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South Korea’s largest electric utility, state-controlled Korea Electric Power Corporation (KEPCO), has decided to buy a minority stake in a coal project in Indonesia despite local opposition and growing pressure from investors for companies to ditch investments in the dirtiest fossil fuels.
KEPCO’s board of directors decided on Tuesday to pursue the US$-51 million investment to buy 15 percent in the Jawa 9 & 10 coal project in Indonesia, a company spokesman told Bloomberg.
The Jawa 9 and 10 coal-fired power plants will have a total capacity of 2 gigawatts (GW) and are estimated to cost US$3.2 billion to build. PT Indo Raya Tenega will own and operate the two plants expected to be commissioned in 2023 and 2024.
Earlier this month, environmental activists and local residents protested outside the South Korean embassy in Indonesia’s capital Jakarta against KEPCO’s expected decision to move ahead with the project. The opponents of the project and South Korea’s involvement argue that investing in coal contradicts South Korea’s Green New Deal from earlier this year, under which it vowed to reach net-zero carbon emissions by 2050 and end coal financing.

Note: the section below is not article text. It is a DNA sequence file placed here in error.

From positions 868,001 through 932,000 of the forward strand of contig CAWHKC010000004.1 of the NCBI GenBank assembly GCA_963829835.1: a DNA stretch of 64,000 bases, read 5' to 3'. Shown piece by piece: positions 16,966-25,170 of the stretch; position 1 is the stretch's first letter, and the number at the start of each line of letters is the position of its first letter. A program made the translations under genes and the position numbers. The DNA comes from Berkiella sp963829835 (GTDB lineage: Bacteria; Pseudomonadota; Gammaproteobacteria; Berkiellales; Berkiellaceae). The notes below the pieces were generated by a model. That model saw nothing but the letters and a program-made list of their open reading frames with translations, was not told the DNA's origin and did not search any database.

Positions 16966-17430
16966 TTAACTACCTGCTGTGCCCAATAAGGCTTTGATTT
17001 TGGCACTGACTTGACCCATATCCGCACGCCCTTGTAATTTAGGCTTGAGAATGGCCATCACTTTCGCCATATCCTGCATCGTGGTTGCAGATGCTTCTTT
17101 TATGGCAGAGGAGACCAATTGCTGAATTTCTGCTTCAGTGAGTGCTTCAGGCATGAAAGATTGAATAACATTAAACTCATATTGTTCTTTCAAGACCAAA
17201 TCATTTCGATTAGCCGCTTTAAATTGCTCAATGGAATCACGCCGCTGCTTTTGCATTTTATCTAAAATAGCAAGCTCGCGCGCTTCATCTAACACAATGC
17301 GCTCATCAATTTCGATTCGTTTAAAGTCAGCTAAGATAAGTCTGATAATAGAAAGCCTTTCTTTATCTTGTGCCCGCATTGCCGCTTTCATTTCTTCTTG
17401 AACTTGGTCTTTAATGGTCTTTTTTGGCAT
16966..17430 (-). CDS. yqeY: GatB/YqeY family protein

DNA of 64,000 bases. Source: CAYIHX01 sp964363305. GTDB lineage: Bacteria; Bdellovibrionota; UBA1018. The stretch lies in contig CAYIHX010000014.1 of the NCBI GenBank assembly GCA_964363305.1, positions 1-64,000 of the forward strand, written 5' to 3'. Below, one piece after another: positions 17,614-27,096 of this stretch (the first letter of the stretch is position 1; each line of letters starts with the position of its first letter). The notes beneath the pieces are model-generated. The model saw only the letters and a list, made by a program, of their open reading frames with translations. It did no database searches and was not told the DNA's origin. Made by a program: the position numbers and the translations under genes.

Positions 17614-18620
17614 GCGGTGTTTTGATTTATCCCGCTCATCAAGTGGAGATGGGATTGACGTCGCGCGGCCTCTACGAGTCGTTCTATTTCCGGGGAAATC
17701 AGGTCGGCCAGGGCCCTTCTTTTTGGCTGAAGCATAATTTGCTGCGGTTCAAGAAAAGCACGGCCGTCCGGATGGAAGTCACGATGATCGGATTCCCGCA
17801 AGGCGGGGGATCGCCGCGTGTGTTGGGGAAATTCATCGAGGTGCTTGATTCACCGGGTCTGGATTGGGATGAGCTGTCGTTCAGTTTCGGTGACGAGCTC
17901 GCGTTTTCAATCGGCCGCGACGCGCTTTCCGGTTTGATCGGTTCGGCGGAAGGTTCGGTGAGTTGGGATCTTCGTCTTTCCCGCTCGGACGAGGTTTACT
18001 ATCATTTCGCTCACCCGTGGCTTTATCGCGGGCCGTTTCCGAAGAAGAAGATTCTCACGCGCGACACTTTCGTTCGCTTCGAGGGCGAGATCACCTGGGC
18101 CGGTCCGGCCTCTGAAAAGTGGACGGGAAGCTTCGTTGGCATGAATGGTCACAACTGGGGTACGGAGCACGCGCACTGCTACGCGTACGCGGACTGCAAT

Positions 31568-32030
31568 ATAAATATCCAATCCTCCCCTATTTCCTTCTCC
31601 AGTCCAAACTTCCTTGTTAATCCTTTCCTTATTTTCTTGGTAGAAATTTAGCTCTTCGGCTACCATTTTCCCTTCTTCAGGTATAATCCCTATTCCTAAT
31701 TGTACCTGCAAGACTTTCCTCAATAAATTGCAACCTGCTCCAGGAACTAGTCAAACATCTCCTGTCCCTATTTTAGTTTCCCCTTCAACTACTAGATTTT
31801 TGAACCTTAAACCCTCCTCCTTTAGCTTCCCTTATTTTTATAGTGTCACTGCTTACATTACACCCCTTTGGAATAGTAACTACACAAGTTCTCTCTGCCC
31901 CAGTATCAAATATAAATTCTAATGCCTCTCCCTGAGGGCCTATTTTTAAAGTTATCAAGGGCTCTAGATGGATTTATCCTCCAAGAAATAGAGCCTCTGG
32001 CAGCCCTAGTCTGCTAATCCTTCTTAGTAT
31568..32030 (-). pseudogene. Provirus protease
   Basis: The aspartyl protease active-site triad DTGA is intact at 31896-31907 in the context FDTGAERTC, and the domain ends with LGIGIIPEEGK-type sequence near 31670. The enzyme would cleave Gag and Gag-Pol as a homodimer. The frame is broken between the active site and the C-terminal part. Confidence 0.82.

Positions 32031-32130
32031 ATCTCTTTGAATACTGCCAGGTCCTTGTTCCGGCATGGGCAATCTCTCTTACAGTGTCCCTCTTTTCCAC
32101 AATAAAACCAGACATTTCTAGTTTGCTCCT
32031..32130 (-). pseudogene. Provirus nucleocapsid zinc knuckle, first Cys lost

KEPCO was also called out by BlackRock for investing in overseas coal assets in the Global Quarterly Stewardship Report for Q1 in April. The world’s top fund manager, BlackRock, has made sustainability and transparency the center of its investment strategy as it expects investment risks presented by climate change to speed up a significant reallocation of capital.
While BlackRock was encouraged by KEPCO’s emissions reduction plans, it “raised concerns about the company’s recent push into overseas coal assets in Vietnam and Indonesia, which seem to contravene its above-mentioned energy transition commitments. This is exacerbated by the fact that other companies in the region, including banks, have publicly announced their decision to exit these projects.”
Commenting on KEPCO’s investment in Indonesia, Julien Vincent, executive director of Market Forces, an affiliate project of Friends of the Earth Australia, said, as carried by RenewEconomy:
“They have decided to continue supporting overseas coal finance without fully considering the implications on Korea’s reputation overseas and our shared climate.”
By Charles Kennedy for Oilprice.com
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Charles is a writer for Oilprice.com